Doan Viet Hoat is a journalist from the south of Vietnam. After Saigon fell to the North Vietnamese in 1975, he was detained in a reeducation camp for 12 years. Upon his release, he founded Freedom Forum, a discussion group and newspaper that advocated free speech and the release of all political prisoners. Involvement in the group led to Doan’s renewed arrest in 1990 for allegedly attempting to overthrow the government. He was sentenced to 20 years’ imprisonment in March 1993, and in 1994 he was given the PEN/Barbara Goldsmith Freedom to Write Award. His sentence later was reduced to 15 years’ imprisonment and five years’ house arrest. He was released at the beginning of September 1998 as part of a large-scale prisoner amnesty to mark the country’s Independence Day, and he now lives in the United States.

CASE HISTORY

Doan Viet Hoat was born in 1942 in Ha Tay, a province that has since been subsumed into the city of Hanoi. He earned his Ph.D. in education from Florida State University in 1971, after which he returned to Vietnam to become the vice president of Van Hanh University, a Buddhist institution. When the North Vietnamese took over southern Vietnam and instituted a communist government, it undertook mass arrests of intellectuals, which included Doan viet Hoat. Hoat was detained without trial for 12 years. During this time, he was sent to a north Vietnamese prison whose conditions were believed to be among the harshest in the country. Despite suffering from a kidney disorder sustained during a previous incarceration, Hoat was unable to access required medical supplies while in prison. In addition, he was only fed two meals a day consisting of rice and vegetable water; he was kept away from sunlight for long periods of time; and he was denied adequate clothing to keep him warm.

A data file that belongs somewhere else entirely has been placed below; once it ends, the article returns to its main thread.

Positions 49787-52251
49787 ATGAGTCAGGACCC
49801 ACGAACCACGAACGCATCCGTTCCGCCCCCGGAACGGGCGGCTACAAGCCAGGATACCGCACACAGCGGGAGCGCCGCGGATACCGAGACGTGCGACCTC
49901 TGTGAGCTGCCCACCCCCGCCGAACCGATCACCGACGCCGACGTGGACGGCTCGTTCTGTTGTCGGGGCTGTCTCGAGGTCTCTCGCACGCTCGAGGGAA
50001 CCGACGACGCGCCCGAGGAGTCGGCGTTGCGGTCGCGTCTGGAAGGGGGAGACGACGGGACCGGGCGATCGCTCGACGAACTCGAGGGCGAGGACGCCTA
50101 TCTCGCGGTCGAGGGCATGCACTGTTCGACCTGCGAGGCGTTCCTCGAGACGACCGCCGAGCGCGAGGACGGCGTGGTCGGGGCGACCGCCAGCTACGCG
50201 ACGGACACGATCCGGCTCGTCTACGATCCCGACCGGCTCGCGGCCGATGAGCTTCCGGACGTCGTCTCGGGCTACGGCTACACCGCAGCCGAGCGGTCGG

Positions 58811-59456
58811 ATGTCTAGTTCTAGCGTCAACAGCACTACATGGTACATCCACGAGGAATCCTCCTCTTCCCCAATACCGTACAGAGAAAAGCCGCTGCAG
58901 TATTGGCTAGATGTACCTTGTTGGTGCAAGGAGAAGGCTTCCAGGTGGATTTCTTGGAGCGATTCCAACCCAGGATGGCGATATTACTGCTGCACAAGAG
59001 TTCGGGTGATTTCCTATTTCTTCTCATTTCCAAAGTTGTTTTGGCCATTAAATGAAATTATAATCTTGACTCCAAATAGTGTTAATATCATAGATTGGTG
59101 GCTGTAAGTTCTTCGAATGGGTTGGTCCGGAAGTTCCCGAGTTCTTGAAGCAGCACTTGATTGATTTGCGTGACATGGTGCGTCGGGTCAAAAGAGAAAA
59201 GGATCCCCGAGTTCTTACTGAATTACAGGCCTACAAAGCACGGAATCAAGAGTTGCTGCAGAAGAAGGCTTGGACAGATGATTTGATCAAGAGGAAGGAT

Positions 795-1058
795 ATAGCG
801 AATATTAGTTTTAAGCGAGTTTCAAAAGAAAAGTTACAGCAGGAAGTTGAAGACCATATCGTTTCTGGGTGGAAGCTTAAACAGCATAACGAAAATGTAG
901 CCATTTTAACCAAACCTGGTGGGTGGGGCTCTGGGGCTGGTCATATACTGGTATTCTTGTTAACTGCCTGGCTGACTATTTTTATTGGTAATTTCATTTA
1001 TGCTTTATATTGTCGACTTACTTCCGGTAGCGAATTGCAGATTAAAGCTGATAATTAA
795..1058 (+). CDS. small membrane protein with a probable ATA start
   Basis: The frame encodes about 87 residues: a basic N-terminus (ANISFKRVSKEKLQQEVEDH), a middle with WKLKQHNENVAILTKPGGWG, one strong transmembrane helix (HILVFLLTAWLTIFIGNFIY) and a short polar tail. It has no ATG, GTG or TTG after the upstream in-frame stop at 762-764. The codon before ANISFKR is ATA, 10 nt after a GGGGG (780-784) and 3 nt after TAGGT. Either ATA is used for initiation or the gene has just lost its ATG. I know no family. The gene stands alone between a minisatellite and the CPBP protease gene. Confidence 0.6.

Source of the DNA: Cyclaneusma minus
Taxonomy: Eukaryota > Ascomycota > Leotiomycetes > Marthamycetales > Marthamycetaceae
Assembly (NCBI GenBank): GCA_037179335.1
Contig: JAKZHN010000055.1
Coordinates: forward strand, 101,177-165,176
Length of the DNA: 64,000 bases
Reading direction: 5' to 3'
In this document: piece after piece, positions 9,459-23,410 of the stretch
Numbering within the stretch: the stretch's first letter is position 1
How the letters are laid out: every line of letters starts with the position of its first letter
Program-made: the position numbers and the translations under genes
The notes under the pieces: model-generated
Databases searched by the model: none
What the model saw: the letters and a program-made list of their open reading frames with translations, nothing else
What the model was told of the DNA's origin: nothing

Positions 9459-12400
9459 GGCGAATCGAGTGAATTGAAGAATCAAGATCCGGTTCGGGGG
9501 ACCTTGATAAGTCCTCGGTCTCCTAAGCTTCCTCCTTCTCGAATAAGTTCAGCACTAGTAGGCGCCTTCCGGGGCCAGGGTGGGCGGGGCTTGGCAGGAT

Upon his release, he founded Freedom Forum, a discussion group and underground magazine that was essentially a collection of documents and articles passed from reader to reader. Pieces in Freedom Forum were written by Vietnamese and foreign citizens proposing peaceful political reform in Vietnam and criticizing government policies. Although none of the documents advocated for violent action against the state, Hoat was arrested and detained without trial. In March 1993 he was sentenced to 20 years’ incarceration for “attempting to overthrow the people’s government,” but continued to release statements critical of the government while in prison. After intense international pressure, including by then UN Secretary General Kofi Annan, he was released in 1998 and sent into exile in the United States.